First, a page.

Racial Insensitivity in Children’s Book

Please direct me to where there was a smiling face during slavery?

I’ll wait. Oh, right, there wasn’t!

So, for author Emily Jenkins to include illustrations in her children’s book where slaves are smiling and exuding pleasantry, is completely unnerving with a big side of inaccuracies.

Jenkins’ book, A Fine Dessert, was published in January and tells the stories of “four families, in four different countries, over four centuries” making blackberry fool.

Let’s direct our attention to a mother-daughter duo who are depicted as slaves residing in Charleston in 1810.

Next offense: Before the mother and daughter are shown preparing and serving a fool for a white family, they hid in a cupboard licking the bowls.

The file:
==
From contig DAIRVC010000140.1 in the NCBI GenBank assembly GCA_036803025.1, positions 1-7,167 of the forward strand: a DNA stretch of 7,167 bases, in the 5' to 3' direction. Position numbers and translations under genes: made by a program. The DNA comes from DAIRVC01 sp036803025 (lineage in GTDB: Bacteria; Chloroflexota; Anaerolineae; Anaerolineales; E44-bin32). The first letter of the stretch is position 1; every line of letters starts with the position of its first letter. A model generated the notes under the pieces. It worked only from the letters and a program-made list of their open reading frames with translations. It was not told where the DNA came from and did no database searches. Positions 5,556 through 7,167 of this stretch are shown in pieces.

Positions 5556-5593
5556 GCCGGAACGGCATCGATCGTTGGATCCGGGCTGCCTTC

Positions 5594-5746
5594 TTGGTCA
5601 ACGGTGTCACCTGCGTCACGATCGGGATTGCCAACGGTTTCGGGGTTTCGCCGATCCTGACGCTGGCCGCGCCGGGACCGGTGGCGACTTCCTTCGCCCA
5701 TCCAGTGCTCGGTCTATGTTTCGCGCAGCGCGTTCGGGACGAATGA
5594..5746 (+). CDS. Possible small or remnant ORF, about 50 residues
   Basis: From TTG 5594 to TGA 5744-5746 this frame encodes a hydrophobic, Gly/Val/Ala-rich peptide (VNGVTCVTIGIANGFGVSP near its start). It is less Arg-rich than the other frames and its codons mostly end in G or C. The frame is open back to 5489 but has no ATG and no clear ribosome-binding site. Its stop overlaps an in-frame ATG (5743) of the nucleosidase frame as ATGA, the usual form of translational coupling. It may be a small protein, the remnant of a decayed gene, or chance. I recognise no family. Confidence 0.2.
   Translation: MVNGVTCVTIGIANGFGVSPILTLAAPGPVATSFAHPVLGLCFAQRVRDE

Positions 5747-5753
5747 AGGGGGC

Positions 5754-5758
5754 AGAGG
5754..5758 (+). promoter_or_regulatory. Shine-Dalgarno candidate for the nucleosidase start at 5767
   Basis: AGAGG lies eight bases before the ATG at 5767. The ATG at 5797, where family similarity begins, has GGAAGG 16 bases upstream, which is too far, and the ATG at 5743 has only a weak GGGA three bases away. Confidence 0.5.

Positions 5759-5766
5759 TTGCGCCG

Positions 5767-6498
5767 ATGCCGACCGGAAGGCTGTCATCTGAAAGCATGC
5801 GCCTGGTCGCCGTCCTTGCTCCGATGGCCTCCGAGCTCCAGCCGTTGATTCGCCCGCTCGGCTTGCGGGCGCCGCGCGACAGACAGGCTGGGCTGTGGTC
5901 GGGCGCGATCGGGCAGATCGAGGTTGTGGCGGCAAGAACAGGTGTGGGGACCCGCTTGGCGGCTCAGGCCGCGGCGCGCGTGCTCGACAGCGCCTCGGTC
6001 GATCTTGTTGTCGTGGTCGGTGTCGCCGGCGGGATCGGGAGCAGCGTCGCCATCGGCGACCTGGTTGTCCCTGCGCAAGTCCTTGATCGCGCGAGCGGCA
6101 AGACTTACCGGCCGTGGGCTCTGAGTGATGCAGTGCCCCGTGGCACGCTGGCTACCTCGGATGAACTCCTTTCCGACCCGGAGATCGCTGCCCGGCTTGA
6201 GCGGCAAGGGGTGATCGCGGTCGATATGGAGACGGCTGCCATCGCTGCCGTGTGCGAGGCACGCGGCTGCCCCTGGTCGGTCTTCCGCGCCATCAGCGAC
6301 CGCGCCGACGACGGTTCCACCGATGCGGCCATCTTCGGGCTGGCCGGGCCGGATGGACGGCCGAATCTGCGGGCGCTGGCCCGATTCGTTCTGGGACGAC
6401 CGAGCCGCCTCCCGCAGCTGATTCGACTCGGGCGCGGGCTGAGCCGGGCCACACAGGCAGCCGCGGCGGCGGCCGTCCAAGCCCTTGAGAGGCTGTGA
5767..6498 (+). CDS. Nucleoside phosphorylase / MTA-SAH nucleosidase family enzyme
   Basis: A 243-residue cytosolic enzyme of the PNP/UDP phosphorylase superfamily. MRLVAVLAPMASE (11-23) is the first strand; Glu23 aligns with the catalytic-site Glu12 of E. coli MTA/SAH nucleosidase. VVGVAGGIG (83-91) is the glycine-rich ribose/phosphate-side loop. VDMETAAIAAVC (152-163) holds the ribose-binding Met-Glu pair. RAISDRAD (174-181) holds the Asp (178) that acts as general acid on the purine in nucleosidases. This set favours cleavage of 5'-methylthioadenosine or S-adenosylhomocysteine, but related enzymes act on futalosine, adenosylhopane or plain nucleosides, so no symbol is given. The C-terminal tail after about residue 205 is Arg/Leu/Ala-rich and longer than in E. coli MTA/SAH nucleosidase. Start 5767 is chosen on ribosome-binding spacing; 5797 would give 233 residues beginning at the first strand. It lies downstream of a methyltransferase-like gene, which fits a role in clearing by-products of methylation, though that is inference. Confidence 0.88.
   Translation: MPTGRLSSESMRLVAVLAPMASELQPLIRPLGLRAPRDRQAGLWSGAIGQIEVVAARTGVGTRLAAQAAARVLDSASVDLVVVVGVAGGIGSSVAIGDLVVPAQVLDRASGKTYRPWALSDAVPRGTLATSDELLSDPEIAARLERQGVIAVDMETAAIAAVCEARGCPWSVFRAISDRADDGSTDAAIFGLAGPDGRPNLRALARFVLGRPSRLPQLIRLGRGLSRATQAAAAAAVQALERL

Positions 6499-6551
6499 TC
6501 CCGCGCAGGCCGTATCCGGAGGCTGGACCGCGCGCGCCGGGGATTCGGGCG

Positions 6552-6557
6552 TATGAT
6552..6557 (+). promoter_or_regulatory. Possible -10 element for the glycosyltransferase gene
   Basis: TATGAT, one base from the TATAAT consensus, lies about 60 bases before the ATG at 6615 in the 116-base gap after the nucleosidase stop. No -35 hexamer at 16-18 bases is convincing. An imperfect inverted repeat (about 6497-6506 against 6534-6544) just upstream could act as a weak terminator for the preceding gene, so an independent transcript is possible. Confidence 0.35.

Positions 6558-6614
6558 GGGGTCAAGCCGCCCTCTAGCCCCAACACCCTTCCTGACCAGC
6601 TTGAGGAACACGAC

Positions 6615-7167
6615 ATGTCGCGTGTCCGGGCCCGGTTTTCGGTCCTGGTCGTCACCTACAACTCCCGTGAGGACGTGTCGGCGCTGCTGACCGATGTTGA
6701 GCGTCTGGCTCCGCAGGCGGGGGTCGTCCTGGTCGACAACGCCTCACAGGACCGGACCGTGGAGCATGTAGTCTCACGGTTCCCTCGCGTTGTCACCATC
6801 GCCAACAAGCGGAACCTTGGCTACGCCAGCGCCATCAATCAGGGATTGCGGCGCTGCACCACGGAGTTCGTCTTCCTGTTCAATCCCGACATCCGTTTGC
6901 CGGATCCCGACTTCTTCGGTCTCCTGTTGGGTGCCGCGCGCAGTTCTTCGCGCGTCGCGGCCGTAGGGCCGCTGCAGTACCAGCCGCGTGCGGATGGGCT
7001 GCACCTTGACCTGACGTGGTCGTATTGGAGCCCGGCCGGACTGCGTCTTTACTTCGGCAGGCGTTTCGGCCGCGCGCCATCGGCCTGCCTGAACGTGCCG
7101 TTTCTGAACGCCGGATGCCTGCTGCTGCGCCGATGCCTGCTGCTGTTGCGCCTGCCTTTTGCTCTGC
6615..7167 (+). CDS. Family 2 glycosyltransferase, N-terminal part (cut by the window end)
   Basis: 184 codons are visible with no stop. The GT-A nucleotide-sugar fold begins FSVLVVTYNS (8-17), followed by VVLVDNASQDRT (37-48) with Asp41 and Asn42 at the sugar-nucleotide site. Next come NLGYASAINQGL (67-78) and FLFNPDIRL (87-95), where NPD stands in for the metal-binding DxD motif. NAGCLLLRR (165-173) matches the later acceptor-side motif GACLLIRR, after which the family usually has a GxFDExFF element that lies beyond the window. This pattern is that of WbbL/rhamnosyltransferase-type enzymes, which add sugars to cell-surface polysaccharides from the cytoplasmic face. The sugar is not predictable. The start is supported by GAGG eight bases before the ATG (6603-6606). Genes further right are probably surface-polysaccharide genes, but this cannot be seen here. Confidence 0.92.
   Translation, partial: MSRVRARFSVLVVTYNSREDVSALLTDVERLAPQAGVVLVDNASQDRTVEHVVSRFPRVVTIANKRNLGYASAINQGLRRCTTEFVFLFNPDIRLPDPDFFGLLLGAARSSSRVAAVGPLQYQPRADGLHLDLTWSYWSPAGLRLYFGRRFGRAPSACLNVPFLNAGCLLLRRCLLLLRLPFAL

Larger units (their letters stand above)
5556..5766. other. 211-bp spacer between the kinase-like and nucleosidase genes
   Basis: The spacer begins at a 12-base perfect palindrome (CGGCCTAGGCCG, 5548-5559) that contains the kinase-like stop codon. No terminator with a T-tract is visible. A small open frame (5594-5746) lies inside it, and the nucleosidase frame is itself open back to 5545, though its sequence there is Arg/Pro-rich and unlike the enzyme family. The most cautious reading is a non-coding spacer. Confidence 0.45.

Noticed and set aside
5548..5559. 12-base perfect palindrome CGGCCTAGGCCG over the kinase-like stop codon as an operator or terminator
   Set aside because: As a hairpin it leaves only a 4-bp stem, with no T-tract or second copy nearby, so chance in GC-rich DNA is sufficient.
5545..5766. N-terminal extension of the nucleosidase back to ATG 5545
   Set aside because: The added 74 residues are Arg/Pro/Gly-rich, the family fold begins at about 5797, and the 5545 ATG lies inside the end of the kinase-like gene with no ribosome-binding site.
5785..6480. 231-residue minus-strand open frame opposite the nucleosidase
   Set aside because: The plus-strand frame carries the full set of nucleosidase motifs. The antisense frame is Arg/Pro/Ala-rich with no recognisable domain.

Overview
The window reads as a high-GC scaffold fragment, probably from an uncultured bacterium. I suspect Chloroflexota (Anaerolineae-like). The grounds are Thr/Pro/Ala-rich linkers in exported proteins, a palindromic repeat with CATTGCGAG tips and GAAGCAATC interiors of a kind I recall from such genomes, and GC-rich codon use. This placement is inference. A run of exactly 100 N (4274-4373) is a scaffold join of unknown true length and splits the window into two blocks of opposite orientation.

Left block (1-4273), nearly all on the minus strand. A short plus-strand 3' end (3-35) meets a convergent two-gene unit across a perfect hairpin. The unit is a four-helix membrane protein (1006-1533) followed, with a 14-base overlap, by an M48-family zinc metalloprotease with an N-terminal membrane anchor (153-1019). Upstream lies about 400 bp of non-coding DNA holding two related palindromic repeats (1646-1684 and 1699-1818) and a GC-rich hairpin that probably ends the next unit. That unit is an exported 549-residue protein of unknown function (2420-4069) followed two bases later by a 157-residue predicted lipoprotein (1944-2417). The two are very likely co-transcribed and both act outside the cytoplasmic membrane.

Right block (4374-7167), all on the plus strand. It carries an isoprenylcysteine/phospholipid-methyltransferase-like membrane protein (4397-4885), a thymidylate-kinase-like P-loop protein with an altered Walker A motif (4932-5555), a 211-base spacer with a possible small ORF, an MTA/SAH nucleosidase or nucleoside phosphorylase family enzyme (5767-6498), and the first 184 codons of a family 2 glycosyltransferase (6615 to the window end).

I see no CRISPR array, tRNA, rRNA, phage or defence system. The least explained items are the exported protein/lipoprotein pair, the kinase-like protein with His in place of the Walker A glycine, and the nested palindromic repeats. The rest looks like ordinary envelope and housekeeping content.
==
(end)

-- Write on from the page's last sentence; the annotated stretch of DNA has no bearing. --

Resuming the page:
*insert a variety of expletives* But the racist insults aren’t over.

Illustrator Sophia Blackall decided that smiles adorning the faces of the mother and daughter was a proper reflection of what life was for indentured servants.

A Fine Dessert made the New York Times’ best illustrated books of 2015, and soon after grabbed controversial attention for its “misleading depiction of slavery.”

Amid the critical analysis and scorning of the author, an apology has since been issued by Jenkins:

“I have come to understand that my book, while intended to be inclusive and truthful and hopeful, is racially insensitive. I own that and am very sorry.”

With efforts to sweeten her apology, Jenkins also noted that she will be donating the earned fee from her children’s book to “We Need Diverse Books.”

Read more commentary here.